8 © 2005 Prentice Hall, Decision Support Systems and Intelligent Systems, 7th Edition, Turban, Aronson, and Liang 14-8 Limitations Limitations: –Lack of universal standards –Insufficient bandwidth –Software-development tools are still evolving –Integration difficulties –Need for special Web servers in addition to network servers –Accessibility expensive –Unresolved legal issues –Lack of national and international governmental regulations –Lack of mature methodologies to measure benefits and justify –Customer resistance –Security questions –Insufficient number of buyers and sellers for profitable e- commerce operations

9 © 2005 Prentice Hall, Decision Support Systems and Intelligent Systems, 7th Edition, Turban, Aronson, and Liang 14-9 DSS and E-commerce DSS supports e-commerce –DSS allows for scheduling and transportation optimization –Match buyers to sellers –Improves market operations –Conducts risk analysis –Optimizes selection of transportation routes –Assists in running B2C operations –Data collection –Business intelligence

10 © 2005 Prentice Hall, Decision Support Systems and Intelligent Systems, 7th Edition, Turban, Aronson, and Liang DSS and E-commerce E-commerce facilitates decision support –Efficient transfer of information –Enhances decision-support process –Data collection and storage E-commerce works with DSS –Inventory management –Produce strategic change in call center by integration of simulation decision support –Marketing database applications and distribution systems –Streaming financial reports –Comparison shopping engines –Data transfer and storage for BI analysis

11 © 2005 Prentice Hall, Decision Support Systems and Intelligent Systems, 7th Edition, Turban, Aronson, and Liang E-commerce Mechanisms Electronic auctions –Competitive market mechanisms Forward auctions –Sellers place offers and buyers make sequential bids Reverse auctions –Sellers are invited to submit bids on product or service buyer wants Bartering –Exchange of goods or services without money transactions Portals –Information gateways Single point of access through Web browser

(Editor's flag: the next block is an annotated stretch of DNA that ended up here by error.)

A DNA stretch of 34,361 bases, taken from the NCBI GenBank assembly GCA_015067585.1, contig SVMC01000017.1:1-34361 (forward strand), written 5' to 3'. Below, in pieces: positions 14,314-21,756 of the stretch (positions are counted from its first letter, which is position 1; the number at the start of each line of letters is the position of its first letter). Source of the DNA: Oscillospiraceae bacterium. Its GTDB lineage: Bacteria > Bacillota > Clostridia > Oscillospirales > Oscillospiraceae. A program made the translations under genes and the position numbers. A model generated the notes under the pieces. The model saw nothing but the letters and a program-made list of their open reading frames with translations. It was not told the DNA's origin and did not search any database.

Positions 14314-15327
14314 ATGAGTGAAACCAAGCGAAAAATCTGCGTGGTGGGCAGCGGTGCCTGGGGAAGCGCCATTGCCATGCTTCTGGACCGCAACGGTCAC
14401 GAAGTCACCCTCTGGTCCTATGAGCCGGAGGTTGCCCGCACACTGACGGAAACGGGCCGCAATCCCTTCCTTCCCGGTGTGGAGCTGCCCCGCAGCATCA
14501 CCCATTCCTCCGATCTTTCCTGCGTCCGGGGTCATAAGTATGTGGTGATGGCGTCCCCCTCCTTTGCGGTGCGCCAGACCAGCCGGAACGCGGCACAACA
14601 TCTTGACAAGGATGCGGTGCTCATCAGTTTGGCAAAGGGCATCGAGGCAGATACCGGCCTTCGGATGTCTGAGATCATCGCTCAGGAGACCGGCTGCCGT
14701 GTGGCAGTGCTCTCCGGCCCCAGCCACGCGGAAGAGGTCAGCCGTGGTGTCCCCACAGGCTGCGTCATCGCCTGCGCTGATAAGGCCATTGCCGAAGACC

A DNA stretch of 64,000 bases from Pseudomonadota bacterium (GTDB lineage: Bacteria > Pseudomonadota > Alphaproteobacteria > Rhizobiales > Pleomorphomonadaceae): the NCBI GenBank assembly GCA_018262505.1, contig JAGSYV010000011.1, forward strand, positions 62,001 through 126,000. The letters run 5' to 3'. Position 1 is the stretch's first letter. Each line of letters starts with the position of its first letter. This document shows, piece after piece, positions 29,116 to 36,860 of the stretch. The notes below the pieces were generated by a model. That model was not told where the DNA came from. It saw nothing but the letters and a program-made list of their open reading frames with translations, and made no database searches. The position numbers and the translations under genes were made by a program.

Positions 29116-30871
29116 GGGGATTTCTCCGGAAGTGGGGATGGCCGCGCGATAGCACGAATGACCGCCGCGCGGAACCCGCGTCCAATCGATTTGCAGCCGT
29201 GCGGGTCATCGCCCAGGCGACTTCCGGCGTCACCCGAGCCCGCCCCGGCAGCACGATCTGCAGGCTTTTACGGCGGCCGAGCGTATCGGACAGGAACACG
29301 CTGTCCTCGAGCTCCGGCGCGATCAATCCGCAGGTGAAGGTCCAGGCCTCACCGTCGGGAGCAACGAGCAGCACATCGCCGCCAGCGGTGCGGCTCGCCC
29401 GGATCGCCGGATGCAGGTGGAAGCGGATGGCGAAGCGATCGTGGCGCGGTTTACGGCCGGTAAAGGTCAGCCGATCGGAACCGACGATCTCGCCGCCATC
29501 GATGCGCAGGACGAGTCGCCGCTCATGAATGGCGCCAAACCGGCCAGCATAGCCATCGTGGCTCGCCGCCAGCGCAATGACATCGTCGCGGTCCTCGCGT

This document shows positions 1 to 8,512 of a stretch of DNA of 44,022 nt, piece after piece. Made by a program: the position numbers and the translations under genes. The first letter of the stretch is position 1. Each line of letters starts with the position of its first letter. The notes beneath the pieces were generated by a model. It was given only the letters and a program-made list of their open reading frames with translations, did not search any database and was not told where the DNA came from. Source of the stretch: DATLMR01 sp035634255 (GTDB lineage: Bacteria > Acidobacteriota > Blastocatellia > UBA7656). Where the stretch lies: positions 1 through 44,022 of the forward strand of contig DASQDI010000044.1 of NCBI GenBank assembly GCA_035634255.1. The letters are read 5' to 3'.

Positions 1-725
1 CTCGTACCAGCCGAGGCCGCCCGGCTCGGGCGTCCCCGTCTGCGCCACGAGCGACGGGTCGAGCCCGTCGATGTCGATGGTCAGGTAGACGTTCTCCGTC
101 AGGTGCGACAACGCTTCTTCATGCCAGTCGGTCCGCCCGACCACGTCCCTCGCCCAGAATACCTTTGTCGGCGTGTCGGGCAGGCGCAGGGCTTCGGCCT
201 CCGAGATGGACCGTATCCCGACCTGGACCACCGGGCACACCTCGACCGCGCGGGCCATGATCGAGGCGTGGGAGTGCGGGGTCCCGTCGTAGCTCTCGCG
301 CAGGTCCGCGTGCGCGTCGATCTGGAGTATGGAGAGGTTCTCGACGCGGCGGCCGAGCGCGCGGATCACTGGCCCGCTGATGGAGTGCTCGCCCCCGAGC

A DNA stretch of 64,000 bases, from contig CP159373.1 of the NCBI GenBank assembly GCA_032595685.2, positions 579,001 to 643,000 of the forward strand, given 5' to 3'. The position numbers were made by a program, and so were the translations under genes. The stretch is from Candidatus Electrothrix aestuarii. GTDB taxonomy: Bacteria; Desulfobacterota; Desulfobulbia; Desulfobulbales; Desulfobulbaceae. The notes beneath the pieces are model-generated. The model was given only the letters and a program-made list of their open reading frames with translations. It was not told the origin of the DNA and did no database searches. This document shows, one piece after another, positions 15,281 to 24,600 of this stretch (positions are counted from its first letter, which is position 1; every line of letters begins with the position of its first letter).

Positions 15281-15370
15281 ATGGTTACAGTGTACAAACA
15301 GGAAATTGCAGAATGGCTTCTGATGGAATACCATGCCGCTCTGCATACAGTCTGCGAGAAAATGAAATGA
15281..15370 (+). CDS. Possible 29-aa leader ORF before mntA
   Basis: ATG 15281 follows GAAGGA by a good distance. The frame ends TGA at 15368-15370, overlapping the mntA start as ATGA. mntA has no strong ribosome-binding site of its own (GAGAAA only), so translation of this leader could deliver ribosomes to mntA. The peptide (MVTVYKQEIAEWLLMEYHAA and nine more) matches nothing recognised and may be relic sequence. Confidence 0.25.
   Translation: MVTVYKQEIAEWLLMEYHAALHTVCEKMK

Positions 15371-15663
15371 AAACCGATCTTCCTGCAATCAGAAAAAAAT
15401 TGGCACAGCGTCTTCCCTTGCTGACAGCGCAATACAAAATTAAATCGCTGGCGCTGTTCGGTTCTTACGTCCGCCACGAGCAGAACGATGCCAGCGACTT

12 © 2005 Prentice Hall, Decision Support Systems and Intelligent Systems, 7th Edition, Turban, Aronson, and Liang Portals Commercial –Offer content to broad audiences Routine Little personalization Publishing –Based on specific interests Extensive search capabilities Personal –Target specific filtered information Narrow content Personalized Mobile –Accessible through mobile devices

13 © 2005 Prentice Hall, Decision Support Systems and Intelligent Systems, 7th Edition, Turban, Aronson, and Liang Portals Voice –Audio interfaces –Accessible through phones Corporate –Access to business information located both within and outside of organization Rich content Limited communities Organized focal point –Suppliers –Customers –Employees –Supervisors

14 © 2005 Prentice Hall, Decision Support Systems and Intelligent Systems, 7th Edition, Turban, Aronson, and Liang Business to Consumer Applications E-tailing –Storefronts General or specialized May be extensions of physical stores –E-Malls Collection of stores under single Internet address –Manufacturers may sell direct –Retailers may act as intermediaries

15 © 2005 Prentice Hall, Decision Support Systems and Intelligent Systems, 7th Edition, Turban, Aronson, and Liang DSS Support Channel conflict resolution through GDSS tools DSS and GDSS can be used for conflict resolution on pricing, resource allocation, logistics services DSS can aid in order fulfillment and logistics of small quantities DSS models can foster strategies and determine viability Identification of appropriate revenue models Risk analysis with DSS modeling

16 © 2005 Prentice Hall, Decision Support Systems and Intelligent Systems, 7th Edition, Turban, Aronson, and Liang Online Service Industries Electronic banking International banking Securities trading Online job market Travel Real estate